Manhattan Residential President Shai Shustik is calling foul play on a recently resolved arbitration case with Prudential Douglas Elliman.
In a 2007 complaint filed with the Real Estate Board of New York, Shustik and his client, Laurence Beame, accused Elliman Senior Vice President Stanely Ginsberg of preventing Beame from purchasing an apartment to avoid splitting the commission. Shustik filed an ethics complaint with REBNY and a lawsuit with the state Supreme Court,But The Court rejected the case and it went into arbitration at REBNY. The Real Deal broke the story about the case in 2007.
In REBNY’s decision, which was made this week, all charges were dismissed and each party — Elliman, Ginsberg, Manhattan Residential and Laurence Beame, Shustik’s long-time friend and client — had to pay their own legal fees of $850.
While REBNY has settled the case, Shustik says he’s incredibly surprised with the outcome and will continue to fight it.
“I thought we definitely won, it was just a matter of what we were going to get,” Shustik told The Real Deal, adding that he might sue REBNY for his membership dues because he feels shorted. REBNY said it does not comment on arbitration cases, and Elliman said all REBNY matters are confidential and therefore cannot comment.
In January 2007, Shustik brought Beame, who is the great-nephew of former New York City Mayor Abraham Beame, to see apartment 3F at 140 Thompson Street, a co-op unit Ginsberg listed for $1.495 million, according to a document submitted by Shustik for the REBNY arbitration case. After seeing the apartment a second time, Shustik says he submitted an all-cash bid of $1.435 million on behalf of Beame. In a January 2 e-mail to Shustik, Ginsberg said he would “inform the owner immediately. Please be informed that an offer substantially over this has also been submitted.”
Shustik then submitted an offer of $1.565 million in cash in a February 12 e-mail on behalf of Beame, and Ginsberg responded that the sellers were looking to sell for more money, and that the apartment had received multiple offers. Shustik submitted a final offer of $1.6 million for his client. However, none of Beame’s offers were ever presented to the seller, which Shustik told The Real Deal was because the broker did not want to split the commission, and he therefore violated several rules outlined in REBNY’s code of ethics.
“I’m absolutely shocked,” Beame said. “Basically, the broker never gave our offers to the seller, and REBNY didn’t care. It gives brokers freedom to do whatever they want.”
In a letter to REBNY, Ginsberg said he did not present Beame’s offers to the seller because the prospective buyer did not submit financial and employment documents.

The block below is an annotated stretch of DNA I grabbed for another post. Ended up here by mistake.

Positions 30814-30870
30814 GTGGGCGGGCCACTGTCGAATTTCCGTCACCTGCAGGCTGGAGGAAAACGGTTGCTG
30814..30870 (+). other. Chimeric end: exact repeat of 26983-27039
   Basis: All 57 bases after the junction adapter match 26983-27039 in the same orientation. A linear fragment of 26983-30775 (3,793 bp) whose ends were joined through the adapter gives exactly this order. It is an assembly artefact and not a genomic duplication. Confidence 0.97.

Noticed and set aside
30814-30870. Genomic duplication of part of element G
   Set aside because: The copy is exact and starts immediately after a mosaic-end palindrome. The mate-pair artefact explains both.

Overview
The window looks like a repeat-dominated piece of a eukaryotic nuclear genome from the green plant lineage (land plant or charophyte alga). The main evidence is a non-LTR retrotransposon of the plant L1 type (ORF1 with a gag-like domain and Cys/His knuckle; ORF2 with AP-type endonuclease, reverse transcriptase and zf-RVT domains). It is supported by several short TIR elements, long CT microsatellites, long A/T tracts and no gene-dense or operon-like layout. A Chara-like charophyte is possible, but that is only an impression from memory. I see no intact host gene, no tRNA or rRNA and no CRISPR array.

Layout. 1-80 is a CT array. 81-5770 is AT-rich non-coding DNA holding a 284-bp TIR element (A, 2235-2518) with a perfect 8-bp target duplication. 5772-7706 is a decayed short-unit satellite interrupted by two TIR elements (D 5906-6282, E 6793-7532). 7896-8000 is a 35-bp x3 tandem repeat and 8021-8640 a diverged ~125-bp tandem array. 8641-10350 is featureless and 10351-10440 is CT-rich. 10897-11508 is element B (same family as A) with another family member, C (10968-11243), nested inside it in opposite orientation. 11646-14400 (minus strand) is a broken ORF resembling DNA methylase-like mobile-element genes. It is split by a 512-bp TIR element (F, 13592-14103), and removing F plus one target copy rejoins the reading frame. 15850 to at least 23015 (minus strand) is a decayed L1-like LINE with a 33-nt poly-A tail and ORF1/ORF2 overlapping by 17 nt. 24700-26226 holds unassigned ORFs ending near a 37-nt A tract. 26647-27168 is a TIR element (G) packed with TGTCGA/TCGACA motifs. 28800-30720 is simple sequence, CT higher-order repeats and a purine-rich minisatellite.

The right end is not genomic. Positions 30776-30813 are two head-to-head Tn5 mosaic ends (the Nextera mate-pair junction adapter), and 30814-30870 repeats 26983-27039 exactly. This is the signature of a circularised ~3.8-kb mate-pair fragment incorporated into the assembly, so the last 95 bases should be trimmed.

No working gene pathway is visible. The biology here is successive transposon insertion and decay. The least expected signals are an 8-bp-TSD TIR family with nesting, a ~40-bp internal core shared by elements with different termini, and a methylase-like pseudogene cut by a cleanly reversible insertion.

“Based upon the seller’s having already accepted an offer … who had provided employment and financial information and proved to be a very strong candidate in terms of obtaining approval from the cooperative board,” Ginsberg wrote, “and based upon [Shustik and Beame’s] repeated refusal to provide employment or financial information supporting its offers … Mr. Beame’s offers were not presented to the seller.”
The seller accepted a buyer — who was not represented by another broker — in late February 2007, and he was going to buy the apartment for its asking price and went into contract, but the seller pulled the home off the market, according to Shustik. Soon after, Elliman and the seller terminated their agreement, and waived all fees.
When The Real Deal contacted Ginsberg about the case, his lawyer, Mark Moody, responded to say they weren’t aware that it had been settled. Moody, a partner at M W Moody, said they are delighted with the outcome of the case.
“[Shustik] did not follow Stanley’s instructions which were very specific. He repeatedly asked him for financial information,” Moody said.
Moody said that Shustik violated REBNY’s rules of ethics by taking the case to the state Supreme Court at the same time he filed the REBNY complaint.
In REBNY’s dismissal of the case, Shustik said he feels betrayed by the organization because it is supposed to uphold brokers’ ethics. Beame and Shustik said they are frustrated by the situation because REBNY dismissed the case and did not provide an explanation for their decision.
“If the tables were turned, I would put anything I have that I would be penalized,” Shustik said. “It’s not REBNY, it’s PEBNY — Prudential Elliman Board of New York.”
For violating REBNY’s ethics code, penalties can range from having to take an ethics course to having membership revoked.
“[A broker’s] first responsibility is to the client, and [Ginsberg] shorted [him] out of $105,000. [Ginsberg] jeopardized the deal I brought to the table,” Shustik said. “This is far from done. I will spend everything I have to make sure this keeps going.”